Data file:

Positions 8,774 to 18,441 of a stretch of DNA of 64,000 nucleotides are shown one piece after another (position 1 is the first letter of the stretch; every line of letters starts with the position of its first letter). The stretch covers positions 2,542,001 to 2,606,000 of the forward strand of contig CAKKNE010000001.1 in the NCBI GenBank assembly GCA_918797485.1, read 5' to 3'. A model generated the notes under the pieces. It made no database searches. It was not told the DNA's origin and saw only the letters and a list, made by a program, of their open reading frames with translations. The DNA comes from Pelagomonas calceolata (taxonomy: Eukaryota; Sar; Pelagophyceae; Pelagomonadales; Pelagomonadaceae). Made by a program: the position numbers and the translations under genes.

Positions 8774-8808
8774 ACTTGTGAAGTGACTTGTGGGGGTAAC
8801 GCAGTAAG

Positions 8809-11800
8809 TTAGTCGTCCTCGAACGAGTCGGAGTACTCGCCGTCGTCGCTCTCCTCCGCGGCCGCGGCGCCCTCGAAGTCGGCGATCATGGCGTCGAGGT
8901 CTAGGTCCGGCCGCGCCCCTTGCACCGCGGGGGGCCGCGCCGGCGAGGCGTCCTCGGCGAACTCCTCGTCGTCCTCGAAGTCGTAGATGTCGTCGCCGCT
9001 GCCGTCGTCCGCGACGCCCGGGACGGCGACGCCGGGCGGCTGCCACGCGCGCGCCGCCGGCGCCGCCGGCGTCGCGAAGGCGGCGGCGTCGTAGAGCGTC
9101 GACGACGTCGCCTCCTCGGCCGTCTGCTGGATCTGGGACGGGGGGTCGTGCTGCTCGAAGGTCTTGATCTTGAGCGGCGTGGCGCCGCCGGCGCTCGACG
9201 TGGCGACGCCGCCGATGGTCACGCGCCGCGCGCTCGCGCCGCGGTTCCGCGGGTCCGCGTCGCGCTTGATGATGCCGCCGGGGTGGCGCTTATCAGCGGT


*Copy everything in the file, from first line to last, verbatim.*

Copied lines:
Positions 8,774 to 18,441 of a stretch of DNA of 64,000 nucleotides are shown one piece after another (position 1 is the first letter of the stretch; every line of letters starts with the position of its first letter). The stretch covers positions 2,542,001 to 2,606,000 of the forward strand of contig CAKKNE010000001.1 in the NCBI GenBank assembly GCA_918797485.1, read 5' to 3'. A model generated the notes under the pieces. It made no database searches. It was not told the DNA's origin and saw only the letters and a list, made by a program, of their open reading frames with translations. The DNA comes from Pelagomonas calceolata (taxonomy: Eukaryota; Sar; Pelagophyceae; Pelagomonadales; Pelagomonadaceae). Made by a program: the position numbers and the translations under genes.

Positions 8774-8808
8774 ACTTGTGAAGTGACTTGTGGGGGTAAC
8801 GCAGTAAG

Positions 8809-11800
8809 TTAGTCGTCCTCGAACGAGTCGGAGTACTCGCCGTCGTCGCTCTCCTCCGCGGCCGCGGCGCCCTCGAAGTCGGCGATCATGGCGTCGAGGT
8901 CTAGGTCCGGCCGCGCCCCTTGCACCGCGGGGGGCCGCGCCGGCGAGGCGTCCTCGGCGAACTCCTCGTCGTCCTCGAAGTCGTAGATGTCGTCGCCGCT
9001 GCCGTCGTCCGCGACGCCCGGGACGGCGACGCCGGGCGGCTGCCACGCGCGCGCCGCCGGCGCCGCCGGCGTCGCGAAGGCGGCGGCGTCGTAGAGCGTC
9101 GACGACGTCGCCTCCTCGGCCGTCTGCTGGATCTGGGACGGGGGGTCGTGCTGCTCGAAGGTCTTGATCTTGAGCGGCGTGGCGCCGCCGGCGCTCGACG
9201 TGGCGACGCCGCCGATGGTCACGCGCCGCGCGCTCGCGCCGCGGTTCCGCGGGTCCGCGTCGCGCTTGATGATGCCGCCGGGGTGGCGCTTATCAGCGGT